The show was now also set in a dystopian future and the antagonists of the first season are replaced by the Morthren, from Mothrai. The Morthren exterminate all the aliens from the first season for their failure to eradicate humanity.

Whereas bacteria and radiation are constant problems for the aliens in the first season, the Morthren have quickly found a cure-all means for this by transmutating into human bodies. With this, they forwent the ability to possess human bodies, retaining only one human body. These bodies are however easily damaged; as seen in the series a single bullet wound is enough to cause the aliens’ human form to break down, killing them. Their equivalent of body-swapping is a cloning machine that makes exact copies of someone, only differing in that the duplicates would be loyal to the Morthren cause and their existence tied to the original.

Ironically, as sores are the telltale signs of alien possession in the first season, a lack of scars or any physical flaw was a telltale sign of a clone, as the Morthren are fixated with perfection. While the Eternal is their god, the Morthren are led by Malzor (played by Denis Forest, who had a large part in the Season 1 episode “Vengeance Is Mine”). Just under him was the scientist Mana (Catherine Disher) with Ardix (Julian Richings) as her assistant.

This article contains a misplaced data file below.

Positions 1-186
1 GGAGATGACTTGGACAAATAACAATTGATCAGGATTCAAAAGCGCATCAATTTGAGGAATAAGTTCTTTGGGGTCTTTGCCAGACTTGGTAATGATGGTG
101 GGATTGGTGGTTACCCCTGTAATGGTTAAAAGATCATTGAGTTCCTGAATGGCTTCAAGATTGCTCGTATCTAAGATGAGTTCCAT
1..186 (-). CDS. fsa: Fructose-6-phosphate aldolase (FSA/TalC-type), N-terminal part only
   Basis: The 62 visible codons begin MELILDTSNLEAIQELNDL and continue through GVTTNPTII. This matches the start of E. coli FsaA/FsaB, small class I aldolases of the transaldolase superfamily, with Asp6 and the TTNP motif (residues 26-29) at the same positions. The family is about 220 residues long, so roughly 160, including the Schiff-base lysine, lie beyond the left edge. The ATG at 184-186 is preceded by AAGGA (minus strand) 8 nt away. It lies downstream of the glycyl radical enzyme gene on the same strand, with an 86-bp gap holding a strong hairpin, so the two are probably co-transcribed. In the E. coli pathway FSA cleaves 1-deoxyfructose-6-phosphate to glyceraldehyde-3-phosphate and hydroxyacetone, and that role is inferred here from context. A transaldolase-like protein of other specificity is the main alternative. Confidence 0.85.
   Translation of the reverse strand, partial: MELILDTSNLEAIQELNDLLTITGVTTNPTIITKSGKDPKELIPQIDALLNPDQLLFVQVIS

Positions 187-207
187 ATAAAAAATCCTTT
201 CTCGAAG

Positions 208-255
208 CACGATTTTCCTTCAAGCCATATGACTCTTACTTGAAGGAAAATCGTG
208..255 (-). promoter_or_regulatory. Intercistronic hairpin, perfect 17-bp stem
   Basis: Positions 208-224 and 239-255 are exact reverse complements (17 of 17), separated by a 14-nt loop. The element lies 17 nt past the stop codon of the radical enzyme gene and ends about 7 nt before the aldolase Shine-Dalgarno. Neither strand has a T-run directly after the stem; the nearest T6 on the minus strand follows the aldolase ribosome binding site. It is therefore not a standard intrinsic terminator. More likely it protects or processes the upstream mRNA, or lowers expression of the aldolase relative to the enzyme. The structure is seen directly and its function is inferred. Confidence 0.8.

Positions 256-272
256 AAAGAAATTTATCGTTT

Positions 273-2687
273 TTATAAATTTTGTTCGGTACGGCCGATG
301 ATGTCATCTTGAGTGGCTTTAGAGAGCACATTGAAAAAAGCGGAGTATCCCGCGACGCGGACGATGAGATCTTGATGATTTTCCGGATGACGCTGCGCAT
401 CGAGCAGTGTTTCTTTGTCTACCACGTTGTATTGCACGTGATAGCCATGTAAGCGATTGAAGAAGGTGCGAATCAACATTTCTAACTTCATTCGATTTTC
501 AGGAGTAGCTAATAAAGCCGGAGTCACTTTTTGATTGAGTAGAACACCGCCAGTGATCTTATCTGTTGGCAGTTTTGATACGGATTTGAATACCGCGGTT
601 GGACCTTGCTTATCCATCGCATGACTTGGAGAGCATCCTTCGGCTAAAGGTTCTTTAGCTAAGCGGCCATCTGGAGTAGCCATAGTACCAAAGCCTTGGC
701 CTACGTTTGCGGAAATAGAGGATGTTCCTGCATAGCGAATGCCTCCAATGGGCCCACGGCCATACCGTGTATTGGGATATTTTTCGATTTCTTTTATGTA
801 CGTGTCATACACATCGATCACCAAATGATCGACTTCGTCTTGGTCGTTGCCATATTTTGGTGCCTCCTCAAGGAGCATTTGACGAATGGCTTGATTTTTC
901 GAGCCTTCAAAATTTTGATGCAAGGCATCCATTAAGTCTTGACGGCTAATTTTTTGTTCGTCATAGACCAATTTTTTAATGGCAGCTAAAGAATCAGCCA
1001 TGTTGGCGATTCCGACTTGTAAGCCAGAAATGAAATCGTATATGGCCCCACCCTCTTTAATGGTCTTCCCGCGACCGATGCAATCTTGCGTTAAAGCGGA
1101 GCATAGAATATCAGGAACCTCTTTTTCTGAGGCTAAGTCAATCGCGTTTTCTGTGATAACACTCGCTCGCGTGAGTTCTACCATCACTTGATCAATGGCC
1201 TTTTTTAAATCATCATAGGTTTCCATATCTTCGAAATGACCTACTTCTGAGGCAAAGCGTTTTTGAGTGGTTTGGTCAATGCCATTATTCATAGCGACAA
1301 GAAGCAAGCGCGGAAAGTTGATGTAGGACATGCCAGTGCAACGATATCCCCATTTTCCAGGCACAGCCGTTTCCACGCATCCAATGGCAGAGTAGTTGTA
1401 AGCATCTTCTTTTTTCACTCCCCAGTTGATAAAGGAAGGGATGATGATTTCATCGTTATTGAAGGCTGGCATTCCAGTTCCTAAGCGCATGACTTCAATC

Meanwhile, with General Wilson missing, the Cottage destroyed, and two team members lost in battle, the remnants of the team, with mercenary Kincaid, seek shelter. They take up base in an underground hideout in the sewers. Some of the characters experience shifts, such as Harrison now carrying a gun, becoming more sullen and losing his more quirky personality traits.

The friction between the militaristic Ironhorse and the other team members was lost and everyone now got along well. The theme of warfare between two races, and all the issues that come with it also vanished and was replaced by a theme of a bleak life on a desolate world.

These changes led to the series  being canceled after 14 episodes had been broadcast, six more episodes were completed. This also gave the production team the opportunity to create a finale, “The Obelisk”, which offers a conclusive ending to the series as a whole.